Starring: Julie Christie, Gordon Pinsent, Michael Murphy, Olympia Dukakis, Kristen Thomson, Wendy Crewson, Alberta Watson, Thomas Hauff, Katie Boland, Deanna Dezmari, Nina Dobrev, Grace Lynn Kung, Melanie Merkosky
Written by: Sarah Polley, based on the short story The bear came down the mountain by Alice Munro
Directed by: Sarah Polley
Most movies who deal with a striking illness such as Alzeihmer's usually do so by focusing on the disease and overly dramatic consequences for the patient. First-time director Sarah Polley chose to underplay the ailment in her movie Away From Her, by focusing on a journey undertaken by two lovers at the end of a 45 year marriage.
The story concerns Canadians Grant and Fiona, living in rural Ontario. Grant used to be a teacher, whose indiscretions were forgiven by his wife providing they move away and start a new life. But reaching an advanced age, Fiona starts loosing her memory, to the point where she can barely venture out of their house without forgetting where she lives, and so Grant reluctantly agrees to let her live in a specialized center. Fiona knows the only way to live out her remaining years in peace is to let go of her memories, while Grant slowly realises he must not only let go, he must mourn as well.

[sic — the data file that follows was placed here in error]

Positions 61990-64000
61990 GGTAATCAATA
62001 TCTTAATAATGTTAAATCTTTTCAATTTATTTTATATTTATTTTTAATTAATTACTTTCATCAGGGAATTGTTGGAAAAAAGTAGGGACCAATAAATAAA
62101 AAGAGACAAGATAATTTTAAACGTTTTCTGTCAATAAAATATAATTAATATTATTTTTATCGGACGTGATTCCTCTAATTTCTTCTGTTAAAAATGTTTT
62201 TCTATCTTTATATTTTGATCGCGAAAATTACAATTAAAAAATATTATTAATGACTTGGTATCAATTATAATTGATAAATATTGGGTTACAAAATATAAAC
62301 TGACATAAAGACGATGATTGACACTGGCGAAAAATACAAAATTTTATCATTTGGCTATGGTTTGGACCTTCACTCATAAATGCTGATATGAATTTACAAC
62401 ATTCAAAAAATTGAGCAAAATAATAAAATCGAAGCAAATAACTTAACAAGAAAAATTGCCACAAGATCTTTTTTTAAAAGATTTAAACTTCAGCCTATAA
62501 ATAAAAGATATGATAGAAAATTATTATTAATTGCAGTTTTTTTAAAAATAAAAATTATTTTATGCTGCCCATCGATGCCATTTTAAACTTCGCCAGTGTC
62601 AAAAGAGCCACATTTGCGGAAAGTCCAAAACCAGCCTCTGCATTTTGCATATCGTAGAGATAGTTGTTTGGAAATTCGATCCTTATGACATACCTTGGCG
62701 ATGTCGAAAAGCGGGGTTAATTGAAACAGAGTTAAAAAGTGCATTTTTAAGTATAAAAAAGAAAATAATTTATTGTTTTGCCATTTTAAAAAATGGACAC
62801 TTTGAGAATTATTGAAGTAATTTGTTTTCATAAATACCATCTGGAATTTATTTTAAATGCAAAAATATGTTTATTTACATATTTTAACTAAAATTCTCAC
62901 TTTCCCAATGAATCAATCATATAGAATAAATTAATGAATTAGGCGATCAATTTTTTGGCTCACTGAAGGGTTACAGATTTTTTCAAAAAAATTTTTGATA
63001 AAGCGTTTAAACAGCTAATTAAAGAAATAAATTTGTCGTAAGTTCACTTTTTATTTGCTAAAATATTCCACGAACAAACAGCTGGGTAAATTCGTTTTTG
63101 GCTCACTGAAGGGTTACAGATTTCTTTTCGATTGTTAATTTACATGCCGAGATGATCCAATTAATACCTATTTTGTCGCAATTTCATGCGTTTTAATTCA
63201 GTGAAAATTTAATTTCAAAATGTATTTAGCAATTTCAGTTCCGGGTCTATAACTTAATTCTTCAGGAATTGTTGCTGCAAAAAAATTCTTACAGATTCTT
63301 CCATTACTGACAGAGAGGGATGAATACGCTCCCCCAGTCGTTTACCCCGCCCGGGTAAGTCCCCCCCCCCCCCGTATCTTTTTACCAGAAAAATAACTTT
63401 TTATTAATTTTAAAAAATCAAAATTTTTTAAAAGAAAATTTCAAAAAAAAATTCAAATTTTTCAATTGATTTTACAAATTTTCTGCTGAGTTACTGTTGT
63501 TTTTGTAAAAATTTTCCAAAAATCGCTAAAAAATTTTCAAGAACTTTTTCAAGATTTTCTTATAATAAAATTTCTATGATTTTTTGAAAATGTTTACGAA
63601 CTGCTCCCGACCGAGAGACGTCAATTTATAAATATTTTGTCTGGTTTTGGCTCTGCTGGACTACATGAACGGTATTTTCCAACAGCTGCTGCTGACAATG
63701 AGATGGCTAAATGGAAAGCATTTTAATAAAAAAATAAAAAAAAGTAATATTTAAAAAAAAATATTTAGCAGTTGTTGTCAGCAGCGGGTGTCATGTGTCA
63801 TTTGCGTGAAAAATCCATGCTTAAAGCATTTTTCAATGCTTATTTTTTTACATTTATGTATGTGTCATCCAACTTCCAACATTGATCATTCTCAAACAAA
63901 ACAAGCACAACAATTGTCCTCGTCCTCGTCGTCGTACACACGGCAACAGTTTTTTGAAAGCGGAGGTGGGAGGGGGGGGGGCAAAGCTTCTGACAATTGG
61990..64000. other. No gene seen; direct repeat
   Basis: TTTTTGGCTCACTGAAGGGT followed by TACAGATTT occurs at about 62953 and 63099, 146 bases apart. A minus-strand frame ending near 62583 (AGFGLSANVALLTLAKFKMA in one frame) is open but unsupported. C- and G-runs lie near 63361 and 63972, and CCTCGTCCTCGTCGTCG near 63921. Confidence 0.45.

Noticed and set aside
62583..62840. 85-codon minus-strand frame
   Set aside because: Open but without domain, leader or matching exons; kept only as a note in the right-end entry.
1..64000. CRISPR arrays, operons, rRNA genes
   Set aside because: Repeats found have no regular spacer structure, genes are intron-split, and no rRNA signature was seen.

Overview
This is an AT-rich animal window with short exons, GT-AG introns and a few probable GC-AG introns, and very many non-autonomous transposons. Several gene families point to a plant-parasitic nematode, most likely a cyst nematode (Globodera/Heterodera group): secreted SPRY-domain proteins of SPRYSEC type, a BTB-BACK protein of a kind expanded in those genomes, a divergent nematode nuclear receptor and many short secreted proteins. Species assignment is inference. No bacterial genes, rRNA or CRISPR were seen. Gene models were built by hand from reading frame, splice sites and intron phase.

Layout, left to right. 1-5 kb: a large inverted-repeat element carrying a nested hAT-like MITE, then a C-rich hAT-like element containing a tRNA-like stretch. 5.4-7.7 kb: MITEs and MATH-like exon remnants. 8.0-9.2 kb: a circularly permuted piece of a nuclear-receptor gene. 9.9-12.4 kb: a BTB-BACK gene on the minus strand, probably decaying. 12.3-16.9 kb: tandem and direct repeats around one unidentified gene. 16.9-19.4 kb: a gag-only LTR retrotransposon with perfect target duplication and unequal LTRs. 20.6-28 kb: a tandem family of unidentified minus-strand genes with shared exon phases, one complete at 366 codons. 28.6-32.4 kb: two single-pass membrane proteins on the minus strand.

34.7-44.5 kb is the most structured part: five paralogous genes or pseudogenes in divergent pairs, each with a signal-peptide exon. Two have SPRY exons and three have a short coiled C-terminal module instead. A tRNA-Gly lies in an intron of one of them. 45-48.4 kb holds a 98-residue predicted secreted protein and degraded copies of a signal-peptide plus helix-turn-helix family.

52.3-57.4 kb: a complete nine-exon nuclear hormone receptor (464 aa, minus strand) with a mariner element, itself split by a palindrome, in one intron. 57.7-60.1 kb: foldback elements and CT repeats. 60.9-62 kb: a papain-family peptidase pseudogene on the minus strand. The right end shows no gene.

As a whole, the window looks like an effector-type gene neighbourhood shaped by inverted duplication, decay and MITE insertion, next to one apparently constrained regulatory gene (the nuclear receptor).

Polley, a former child-star whose own journey in life and art allowed for a vast array of experiences, displays bravery in her debut by casting almost exclusively elderly actors (one of them unknown outside Canada), and tackles the subject with uncensored honesty. Grant can't understand why even an illness could make his wife forget 45 years of matrimony, and expresses so. The exploration of the man's own condition and soul bring the narrative into the unease of such a man's true loneliness, and the extent to which he is willing to go to let his wife be happy.
Casting, which so often makes or breaks such a storyline, is again as brave as any, and rightfully so. After viewing, one can hardly imagine anyone but the glassy eyed Gordon Pinsent to BE Grant, in a sober and gut-wrenching turn. His own work is matched with gusto by a glamour-less Olympia Dukakis, who brilliantly conveys that her character's own deadlock can only be solved by joining Grant out of his. And the still stunning Julie Christie shines as bright as ever, even though it brings a certain disapointment when flashback scenes use alternate actors on artificially vintaged film, instead of keeping the film's realism with genuine archive footage.
Some of the photography does point out the director's relative inexperience behind the camera, which is more than made up for by the intuitive pace, mood and uncommun sincerity of the film. Ms Polley may just be learning how to shoot a story, she definitely mastered how to tell one, as witnessed by the intruiguin back-n-forth narrative drive AND by a somber and minimized score that maintains the level of emotion from start to finish. Such that one hopes the young lady will stay behind cameras a little longer, if only to challenge other filmmakers to be as bold and uncompromising.
****1/2 / *****